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Samsung Reportedly Hires Ex-Apple Exec Murat Akbacak for AI Center

Samsung

Samsung is reportedly hiring a former Apple executive to run its new artificial intelligence research center.

Heading the operation will be Apple veteran Murat Akbacak, who was “responsible for defining and executing the strategy for Siri, Apple’s personal digital assistant, focusing on personalization, contextualization and advancements in conversational and multimodal AI,” Bloomberg reported Tuesday (June 11), citing an internal Samsung memo.

Samsung did not reply to PYMNTS’ request for comment.

The company made the decision around the same time Apple announced its high-profile AI plans, the report said. Samsung is opening a new North American AI Center, bringing together teams from California and Toronto to improve operations and boost efficiency, according to the report.

Siri is a big part of Apple’s AI plans, with the company’s new Apple Intelligence system giving the assistant “a major IQ boost.”

That will mean more natural language recognition (even when users change their minds mid-sentence), the ability to write instructions to Siri by double-tapping the lock screen, and an understanding of context across apps.

For its part, Samsung is working on giving its voice assistant, Bixby, an AI-powered makeover, a company executive said in March.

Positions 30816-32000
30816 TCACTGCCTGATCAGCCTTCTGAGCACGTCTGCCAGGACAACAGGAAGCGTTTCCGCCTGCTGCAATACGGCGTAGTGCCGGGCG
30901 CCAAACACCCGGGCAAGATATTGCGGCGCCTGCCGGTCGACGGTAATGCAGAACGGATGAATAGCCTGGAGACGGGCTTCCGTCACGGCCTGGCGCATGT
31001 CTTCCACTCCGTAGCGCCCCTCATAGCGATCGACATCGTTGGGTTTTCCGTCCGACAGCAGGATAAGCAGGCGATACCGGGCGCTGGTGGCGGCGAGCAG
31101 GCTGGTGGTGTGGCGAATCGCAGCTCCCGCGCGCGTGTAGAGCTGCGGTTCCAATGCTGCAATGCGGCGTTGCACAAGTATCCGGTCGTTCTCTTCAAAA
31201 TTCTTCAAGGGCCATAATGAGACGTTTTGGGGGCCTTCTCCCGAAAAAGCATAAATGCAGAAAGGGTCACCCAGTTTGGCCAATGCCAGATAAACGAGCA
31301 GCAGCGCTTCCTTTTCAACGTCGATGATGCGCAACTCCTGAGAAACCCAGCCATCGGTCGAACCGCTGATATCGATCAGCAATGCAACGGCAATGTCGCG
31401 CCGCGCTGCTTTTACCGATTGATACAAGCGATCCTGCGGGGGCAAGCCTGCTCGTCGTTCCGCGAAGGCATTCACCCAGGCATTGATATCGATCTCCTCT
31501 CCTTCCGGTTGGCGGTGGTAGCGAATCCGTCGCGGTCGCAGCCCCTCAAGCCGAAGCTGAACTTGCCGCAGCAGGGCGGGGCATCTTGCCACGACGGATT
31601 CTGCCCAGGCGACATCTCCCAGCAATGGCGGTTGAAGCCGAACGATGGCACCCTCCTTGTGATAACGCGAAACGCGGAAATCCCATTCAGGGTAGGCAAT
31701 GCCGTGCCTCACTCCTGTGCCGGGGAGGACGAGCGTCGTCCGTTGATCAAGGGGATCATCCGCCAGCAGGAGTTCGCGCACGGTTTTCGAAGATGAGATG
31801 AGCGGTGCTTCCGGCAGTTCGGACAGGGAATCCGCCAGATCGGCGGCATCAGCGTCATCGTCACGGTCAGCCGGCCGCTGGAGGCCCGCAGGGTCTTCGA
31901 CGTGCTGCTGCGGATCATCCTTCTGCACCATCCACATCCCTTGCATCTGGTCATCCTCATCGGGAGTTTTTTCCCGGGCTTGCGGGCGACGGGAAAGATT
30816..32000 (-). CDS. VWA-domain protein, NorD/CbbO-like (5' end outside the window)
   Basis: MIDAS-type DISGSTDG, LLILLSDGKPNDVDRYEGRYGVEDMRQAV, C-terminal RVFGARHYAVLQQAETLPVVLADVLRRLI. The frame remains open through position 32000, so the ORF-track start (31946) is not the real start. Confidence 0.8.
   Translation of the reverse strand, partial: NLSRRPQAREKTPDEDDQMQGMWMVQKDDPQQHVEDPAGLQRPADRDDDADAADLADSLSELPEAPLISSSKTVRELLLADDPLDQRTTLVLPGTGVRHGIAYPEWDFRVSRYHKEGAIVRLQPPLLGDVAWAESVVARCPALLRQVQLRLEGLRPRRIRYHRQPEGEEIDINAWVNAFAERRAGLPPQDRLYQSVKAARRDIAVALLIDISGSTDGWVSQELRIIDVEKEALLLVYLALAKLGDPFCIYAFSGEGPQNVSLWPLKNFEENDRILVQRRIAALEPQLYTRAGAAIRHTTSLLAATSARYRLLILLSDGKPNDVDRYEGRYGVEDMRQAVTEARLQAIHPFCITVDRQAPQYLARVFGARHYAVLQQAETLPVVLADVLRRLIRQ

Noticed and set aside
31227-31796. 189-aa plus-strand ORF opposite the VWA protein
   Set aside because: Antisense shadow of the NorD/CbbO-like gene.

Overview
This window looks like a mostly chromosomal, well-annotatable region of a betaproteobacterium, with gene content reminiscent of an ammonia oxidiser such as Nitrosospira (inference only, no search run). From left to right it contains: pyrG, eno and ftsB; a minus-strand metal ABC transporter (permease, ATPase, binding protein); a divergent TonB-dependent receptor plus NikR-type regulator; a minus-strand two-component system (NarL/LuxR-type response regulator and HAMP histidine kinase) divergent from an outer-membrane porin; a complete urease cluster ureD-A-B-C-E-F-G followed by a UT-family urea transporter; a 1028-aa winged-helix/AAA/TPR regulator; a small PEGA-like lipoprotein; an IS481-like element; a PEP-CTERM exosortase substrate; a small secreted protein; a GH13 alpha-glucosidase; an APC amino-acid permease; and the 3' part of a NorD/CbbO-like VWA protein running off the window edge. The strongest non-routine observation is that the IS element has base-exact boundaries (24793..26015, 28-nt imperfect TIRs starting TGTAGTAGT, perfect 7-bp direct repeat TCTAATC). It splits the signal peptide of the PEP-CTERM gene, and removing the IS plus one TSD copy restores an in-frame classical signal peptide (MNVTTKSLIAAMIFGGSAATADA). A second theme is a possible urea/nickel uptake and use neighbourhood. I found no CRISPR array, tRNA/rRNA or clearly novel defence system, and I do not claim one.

“With the emergence of generative AI and [large language model] technology, I believe that we have to redefine the role of the Bixby, so that Bixby could be equipped with generative AI and become more smarter in the future,” Won-joon Choi, executive vice president at Samsung’s mobile business, said at the time.

He added that this will “enable a more natural conversation and to work out an interface that supports the Samsung products in our ecosystem.”

Meanwhile, PYMNTS wrote Wednesday (June 12) about Apple Intelligence’s Private Cloud Compute service for handling complex AI tasks, and what that means as businesses depend more and more on AI for sensitive data processing and analytics.

“Apple’s new Private Cloud Compute service represents the right step forward in the realm of data privacy and security and shows the direction in which all companies should be moving,” Yannik Schrade, CEO and co-founder of computing startup Arcium, told PYMNTS.

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